Loads for stock cars


 


mel perry
 

ties?
mel perry


On Sat, Jun 19, 2021, 9:12 AM Dan Smith <espeefan@...> wrote:
From the University of Wyoming collection,

http://digitalcollections.uwyo.edu/luna/servlet/detail/uwydbuwy~6~6~6168~317847?qvq=q%3Arailroad&mi=2793&trs=3026

Off season loading?:-)

Dan Smith


Kenneth Montero
 

Why not? Same for bricks and similar cargo that is not weather sensitive, once the livestock bedding is cleaned out. Especially if there is a shortage of other suitable cars.

Ken Montero


Sent from my Verizon, Samsung Galaxy smartphone


-------- Original message --------
From: mel perry <clipper841@...>
Date: 6/19/21 4:16 PM (GMT-05:00)
To: main@realstmfc.groups.io
Subject: Re: [RealSTMFC] Loads for stock cars

ties?
mel perry

On Sat, Jun 19, 2021, 9:12 AM Dan Smith <espeefan@...> wrote:
From the University of Wyoming collection,

http://digitalcollections.uwyo.edu/luna/servlet/detail/uwydbuwy~6~6~6168~317847?qvq=q%3Arailroad&mi=2793&trs=3026

Off season loading?:-)

Dan Smith


Bob Chaparro
 

Commodities Shipped In Livestock Cars

So far I have documented these commodities. I’m sure there were others.

Bob Chaparro

Moderator

Railway Bull Shippers Group

https://groups.io/g/RailwayBullShippersGroup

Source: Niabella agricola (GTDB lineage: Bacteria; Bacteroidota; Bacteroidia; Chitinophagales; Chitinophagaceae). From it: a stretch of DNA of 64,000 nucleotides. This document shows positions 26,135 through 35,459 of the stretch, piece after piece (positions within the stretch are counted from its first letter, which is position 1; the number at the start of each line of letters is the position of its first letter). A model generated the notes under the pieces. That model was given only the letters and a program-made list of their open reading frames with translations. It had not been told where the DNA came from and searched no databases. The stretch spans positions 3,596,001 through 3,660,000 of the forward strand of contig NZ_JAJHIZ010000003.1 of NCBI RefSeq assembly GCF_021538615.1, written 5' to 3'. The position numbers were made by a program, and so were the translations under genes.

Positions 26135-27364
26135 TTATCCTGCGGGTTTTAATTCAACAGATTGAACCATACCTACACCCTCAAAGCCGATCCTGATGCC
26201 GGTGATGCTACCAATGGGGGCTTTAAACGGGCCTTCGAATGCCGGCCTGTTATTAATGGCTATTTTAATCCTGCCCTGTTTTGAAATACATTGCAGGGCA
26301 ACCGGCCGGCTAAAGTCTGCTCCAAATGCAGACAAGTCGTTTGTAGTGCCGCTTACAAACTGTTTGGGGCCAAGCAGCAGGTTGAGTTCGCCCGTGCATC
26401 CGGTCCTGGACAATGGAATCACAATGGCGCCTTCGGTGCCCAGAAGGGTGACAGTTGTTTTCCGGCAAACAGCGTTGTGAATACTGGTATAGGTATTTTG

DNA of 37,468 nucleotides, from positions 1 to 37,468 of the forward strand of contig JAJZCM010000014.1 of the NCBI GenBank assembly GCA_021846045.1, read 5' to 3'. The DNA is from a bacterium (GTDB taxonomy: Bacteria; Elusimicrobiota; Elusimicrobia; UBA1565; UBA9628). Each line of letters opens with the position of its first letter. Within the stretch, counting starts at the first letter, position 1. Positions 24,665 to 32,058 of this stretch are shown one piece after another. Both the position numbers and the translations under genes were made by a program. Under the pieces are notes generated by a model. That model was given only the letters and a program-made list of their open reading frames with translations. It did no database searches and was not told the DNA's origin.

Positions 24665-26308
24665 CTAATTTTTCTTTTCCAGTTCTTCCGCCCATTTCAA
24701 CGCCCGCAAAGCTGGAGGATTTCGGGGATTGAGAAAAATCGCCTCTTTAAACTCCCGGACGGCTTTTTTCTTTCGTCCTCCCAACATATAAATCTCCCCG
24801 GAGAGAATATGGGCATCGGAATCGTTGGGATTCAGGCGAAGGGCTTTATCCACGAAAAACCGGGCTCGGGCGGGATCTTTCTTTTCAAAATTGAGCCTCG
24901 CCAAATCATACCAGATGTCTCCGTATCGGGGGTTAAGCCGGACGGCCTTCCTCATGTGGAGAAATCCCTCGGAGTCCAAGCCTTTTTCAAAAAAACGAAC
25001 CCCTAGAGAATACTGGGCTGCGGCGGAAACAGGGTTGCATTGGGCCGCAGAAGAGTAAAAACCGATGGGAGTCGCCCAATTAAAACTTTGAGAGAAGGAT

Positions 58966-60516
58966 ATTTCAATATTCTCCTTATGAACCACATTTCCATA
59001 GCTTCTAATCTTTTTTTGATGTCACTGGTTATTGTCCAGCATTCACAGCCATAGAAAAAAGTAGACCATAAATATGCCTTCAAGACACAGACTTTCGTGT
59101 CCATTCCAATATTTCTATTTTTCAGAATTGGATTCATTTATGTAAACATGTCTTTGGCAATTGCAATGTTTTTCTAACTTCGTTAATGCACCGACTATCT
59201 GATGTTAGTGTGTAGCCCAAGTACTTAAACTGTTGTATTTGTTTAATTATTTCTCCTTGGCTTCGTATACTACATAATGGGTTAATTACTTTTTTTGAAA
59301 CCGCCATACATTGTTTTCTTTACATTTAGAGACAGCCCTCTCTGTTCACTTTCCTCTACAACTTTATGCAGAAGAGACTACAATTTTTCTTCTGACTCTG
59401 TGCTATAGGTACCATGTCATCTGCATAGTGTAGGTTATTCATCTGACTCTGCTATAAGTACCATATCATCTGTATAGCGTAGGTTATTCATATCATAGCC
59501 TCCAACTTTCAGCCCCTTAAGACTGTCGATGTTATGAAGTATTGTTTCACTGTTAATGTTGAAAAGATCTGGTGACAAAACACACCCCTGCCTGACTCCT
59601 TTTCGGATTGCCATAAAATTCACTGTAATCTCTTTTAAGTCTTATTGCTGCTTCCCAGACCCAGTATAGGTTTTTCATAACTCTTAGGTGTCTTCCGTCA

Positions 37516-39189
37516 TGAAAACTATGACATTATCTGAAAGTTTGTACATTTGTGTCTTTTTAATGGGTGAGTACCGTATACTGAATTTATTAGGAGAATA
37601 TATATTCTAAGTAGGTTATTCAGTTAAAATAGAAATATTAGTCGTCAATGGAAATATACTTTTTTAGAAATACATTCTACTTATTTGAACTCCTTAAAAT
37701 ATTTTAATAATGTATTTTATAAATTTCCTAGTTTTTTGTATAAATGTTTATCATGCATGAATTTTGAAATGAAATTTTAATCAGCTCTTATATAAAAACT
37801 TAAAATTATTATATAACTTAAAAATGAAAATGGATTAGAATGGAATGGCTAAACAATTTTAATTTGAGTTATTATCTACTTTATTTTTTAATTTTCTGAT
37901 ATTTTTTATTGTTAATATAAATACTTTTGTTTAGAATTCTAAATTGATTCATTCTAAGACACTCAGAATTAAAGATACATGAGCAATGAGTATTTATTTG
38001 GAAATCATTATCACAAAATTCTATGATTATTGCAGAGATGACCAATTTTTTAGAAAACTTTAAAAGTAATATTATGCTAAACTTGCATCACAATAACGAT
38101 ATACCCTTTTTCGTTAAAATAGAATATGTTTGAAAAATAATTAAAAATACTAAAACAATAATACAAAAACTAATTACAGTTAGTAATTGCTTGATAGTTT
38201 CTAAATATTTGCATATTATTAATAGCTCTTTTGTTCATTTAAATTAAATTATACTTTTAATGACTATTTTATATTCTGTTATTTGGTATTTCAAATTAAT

++++

Bricks

Cabbages

Coal - A lot of coal in stock cars, in the Rocky Mountain States, as late as WWII

Coke - Beehive Oven as late as WWII

Corn Cobs

Dunnage Bulkheads (For boxcars)

Firewood

Freight Car Wheels

Grain (with car lining)

Grain Doors

Hay

Ice - Some photos were posted on the D&RGW Facebook site showing pond ice loading in stock cars in the early 1960s

Lumber

Pipe - Clay

Potatoes - Bagged

Pulpwood

Railroad Ties - Treated and untreated

Rails

Sewer Lids

Sewer Pipe -Ceramic

Straw

Sugar Beets

Tile

Tires

Tomatoes

Watermelons


Ray Breyer
 

Add to the list:
Canned goods
Onions
Live poultry (in regular stock cars, not poultry cars)
Sand (in barrels)
Oil (in barrels)
Wagons (broken down)
Wagon wheels
Metal pipes
Metal sheets
(most of these are mentioned in my article on "unusual" stock car loads in the January 2021 issue of MRH)

Per the MCBA and ARA loading rules, stock cars could be treated the same as any other house car, and could be loaded with the same goods. So technically, anything conceivably loaded into a boxcar could also be loaded into a stock. And I'm sure that they were (there were a few stock cars with full-height end doors, allowing the loading of cars and trucks).


Ray Breyer
Elgin, IL


On Sunday, June 20, 2021, 10:59:22 AM CDT, Bob Chaparro via groups.io <chiefbobbb@...> wrote:


Commodities Shipped In Livestock Cars

So far I have documented these commodities. I’m sure there were others.

Bob Chaparro

Moderator

Railway Bull Shippers Group

https://groups.io/g/RailwayBullShippersGroup

++++

Bricks

Cabbages

Coal - A lot of coal in stock cars, in the Rocky Mountain States, as late as WWII

Coke - Beehive Oven as late as WWII

Corn Cobs

Dunnage Bulkheads (For boxcars)

Firewood

Freight Car Wheels

Grain (with car lining)

Grain Doors

Hay

Ice - Some photos were posted on the D&RGW Facebook site showing pond ice loading in stock cars in the early 1960s